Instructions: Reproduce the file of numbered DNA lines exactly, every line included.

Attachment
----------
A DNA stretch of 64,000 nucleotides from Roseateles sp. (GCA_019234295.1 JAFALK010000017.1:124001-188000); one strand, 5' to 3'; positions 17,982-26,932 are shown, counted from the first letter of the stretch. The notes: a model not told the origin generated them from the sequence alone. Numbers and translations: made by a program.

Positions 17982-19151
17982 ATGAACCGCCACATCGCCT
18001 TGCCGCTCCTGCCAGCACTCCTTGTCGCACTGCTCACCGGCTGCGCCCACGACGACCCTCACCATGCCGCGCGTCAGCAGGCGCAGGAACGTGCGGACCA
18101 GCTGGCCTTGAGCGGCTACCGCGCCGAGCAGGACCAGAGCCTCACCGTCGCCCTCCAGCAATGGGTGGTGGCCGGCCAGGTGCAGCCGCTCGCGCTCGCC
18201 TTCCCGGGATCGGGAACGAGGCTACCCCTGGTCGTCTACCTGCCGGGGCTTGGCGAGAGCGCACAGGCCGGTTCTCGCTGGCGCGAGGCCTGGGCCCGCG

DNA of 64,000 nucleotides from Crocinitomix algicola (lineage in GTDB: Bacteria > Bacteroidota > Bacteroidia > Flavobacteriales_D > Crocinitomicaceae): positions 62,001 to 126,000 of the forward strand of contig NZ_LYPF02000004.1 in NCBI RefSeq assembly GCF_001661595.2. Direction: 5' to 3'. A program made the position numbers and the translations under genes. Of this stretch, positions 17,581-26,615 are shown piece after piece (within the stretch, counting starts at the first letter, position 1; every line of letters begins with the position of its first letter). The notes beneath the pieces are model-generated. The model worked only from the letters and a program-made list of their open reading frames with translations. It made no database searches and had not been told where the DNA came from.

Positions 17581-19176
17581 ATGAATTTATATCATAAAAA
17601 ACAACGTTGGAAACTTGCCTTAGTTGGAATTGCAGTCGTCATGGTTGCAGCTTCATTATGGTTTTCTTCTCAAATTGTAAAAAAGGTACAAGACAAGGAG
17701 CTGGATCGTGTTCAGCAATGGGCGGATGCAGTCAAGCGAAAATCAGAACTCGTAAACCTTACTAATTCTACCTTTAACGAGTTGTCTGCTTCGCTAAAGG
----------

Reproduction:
A DNA stretch of 64,000 nucleotides from Roseateles sp. (GCA_019234295.1 JAFALK010000017.1:124001-188000); one strand, 5' to 3'; positions 17,982-26,932 are shown, counted from the first letter of the stretch. The notes: a model not told the origin generated them from the sequence alone. Numbers and translations: made by a program.

Positions 17982-19151
17982 ATGAACCGCCACATCGCCT
18001 TGCCGCTCCTGCCAGCACTCCTTGTCGCACTGCTCACCGGCTGCGCCCACGACGACCCTCACCATGCCGCGCGTCAGCAGGCGCAGGAACGTGCGGACCA
18101 GCTGGCCTTGAGCGGCTACCGCGCCGAGCAGGACCAGAGCCTCACCGTCGCCCTCCAGCAATGGGTGGTGGCCGGCCAGGTGCAGCCGCTCGCGCTCGCC
18201 TTCCCGGGATCGGGAACGAGGCTACCCCTGGTCGTCTACCTGCCGGGGCTTGGCGAGAGCGCACAGGCCGGTTCTCGCTGGCGCGAGGCCTGGGCCCGCG

DNA of 64,000 nucleotides from Crocinitomix algicola (lineage in GTDB: Bacteria > Bacteroidota > Bacteroidia > Flavobacteriales_D > Crocinitomicaceae): positions 62,001 to 126,000 of the forward strand of contig NZ_LYPF02000004.1 in NCBI RefSeq assembly GCF_001661595.2. Direction: 5' to 3'. A program made the position numbers and the translations under genes. Of this stretch, positions 17,581-26,615 are shown piece after piece (within the stretch, counting starts at the first letter, position 1; every line of letters begins with the position of its first letter). The notes beneath the pieces are model-generated. The model worked only from the letters and a program-made list of their open reading frames with translations. It made no database searches and had not been told where the DNA came from.

Positions 17581-19176
17581 ATGAATTTATATCATAAAAA
17601 ACAACGTTGGAAACTTGCCTTAGTTGGAATTGCAGTCGTCATGGTTGCAGCTTCATTATGGTTTTCTTCTCAAATTGTAAAAAAGGTACAAGACAAGGAG
17701 CTGGATCGTGTTCAGCAATGGGCGGATGCAGTCAAGCGAAAATCAGAACTCGTAAACCTTACTAATTCTACCTTTAACGAGTTGTCTGCTTCGCTAAAGG